Oxytocin could also play a role for the neuropsychiatric features of HD. In clinical HD, a positive correlation between OXT plasma levels and depression in both motor manifest and premanifest HD patients has been observed (Fisher et al., 2021). In the BACHD mouse model, OXT plasma level is lower than in wild-type littermates with increased depressive-, anxiety-like and social behavior (Cheong et al., 2020). Moreover, acute intranasal OXT administration reduced depressive-like behavior in this mouse model with no effect on anxiety-like behavior (Cheong et al., 2020). Furthermore, pretreatment with OXT injections prior to icv NP-3 injection in rats prevented the development of anxiety-and depressive-like behavior (Khodagholi et al., 2022). These results suggest that OXT might have protective effects and should be further investigated as a potential treatment in preventing the development of depressive and/or anxious phenotype in HD.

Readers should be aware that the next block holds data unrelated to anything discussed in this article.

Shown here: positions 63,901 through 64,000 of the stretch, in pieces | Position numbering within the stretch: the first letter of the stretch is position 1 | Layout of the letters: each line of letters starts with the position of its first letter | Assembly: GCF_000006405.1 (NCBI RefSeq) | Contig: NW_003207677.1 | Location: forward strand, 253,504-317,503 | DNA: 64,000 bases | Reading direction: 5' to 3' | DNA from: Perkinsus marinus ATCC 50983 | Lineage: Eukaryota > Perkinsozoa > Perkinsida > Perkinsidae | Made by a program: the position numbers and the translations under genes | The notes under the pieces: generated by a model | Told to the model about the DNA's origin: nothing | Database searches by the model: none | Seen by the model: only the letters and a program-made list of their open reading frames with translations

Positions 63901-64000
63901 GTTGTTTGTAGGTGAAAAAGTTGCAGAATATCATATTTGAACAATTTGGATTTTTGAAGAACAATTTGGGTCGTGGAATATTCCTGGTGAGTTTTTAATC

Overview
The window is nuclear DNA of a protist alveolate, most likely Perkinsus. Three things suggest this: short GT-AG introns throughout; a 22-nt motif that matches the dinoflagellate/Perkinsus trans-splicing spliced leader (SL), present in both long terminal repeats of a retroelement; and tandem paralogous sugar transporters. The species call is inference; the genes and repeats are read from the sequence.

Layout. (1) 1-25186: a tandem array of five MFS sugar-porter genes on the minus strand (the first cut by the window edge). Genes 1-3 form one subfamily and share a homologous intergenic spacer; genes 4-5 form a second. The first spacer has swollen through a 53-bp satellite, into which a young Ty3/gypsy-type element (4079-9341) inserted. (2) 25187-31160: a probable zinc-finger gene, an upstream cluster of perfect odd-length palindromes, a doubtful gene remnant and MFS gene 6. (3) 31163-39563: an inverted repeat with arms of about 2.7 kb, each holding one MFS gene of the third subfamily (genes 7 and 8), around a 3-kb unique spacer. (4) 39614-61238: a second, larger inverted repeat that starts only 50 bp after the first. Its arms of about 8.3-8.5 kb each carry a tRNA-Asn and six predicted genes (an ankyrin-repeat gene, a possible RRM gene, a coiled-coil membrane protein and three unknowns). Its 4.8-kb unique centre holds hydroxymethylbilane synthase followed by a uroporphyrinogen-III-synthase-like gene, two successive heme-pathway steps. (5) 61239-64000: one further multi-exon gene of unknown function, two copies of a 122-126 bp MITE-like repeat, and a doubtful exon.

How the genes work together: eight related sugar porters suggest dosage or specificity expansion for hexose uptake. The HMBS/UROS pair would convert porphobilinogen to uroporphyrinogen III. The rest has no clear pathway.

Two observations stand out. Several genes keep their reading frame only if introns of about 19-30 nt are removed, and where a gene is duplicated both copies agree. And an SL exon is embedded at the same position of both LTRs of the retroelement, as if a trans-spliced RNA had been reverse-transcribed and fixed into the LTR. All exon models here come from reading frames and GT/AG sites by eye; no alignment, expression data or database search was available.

Clinical features and neuropathology of frontotemporal dementia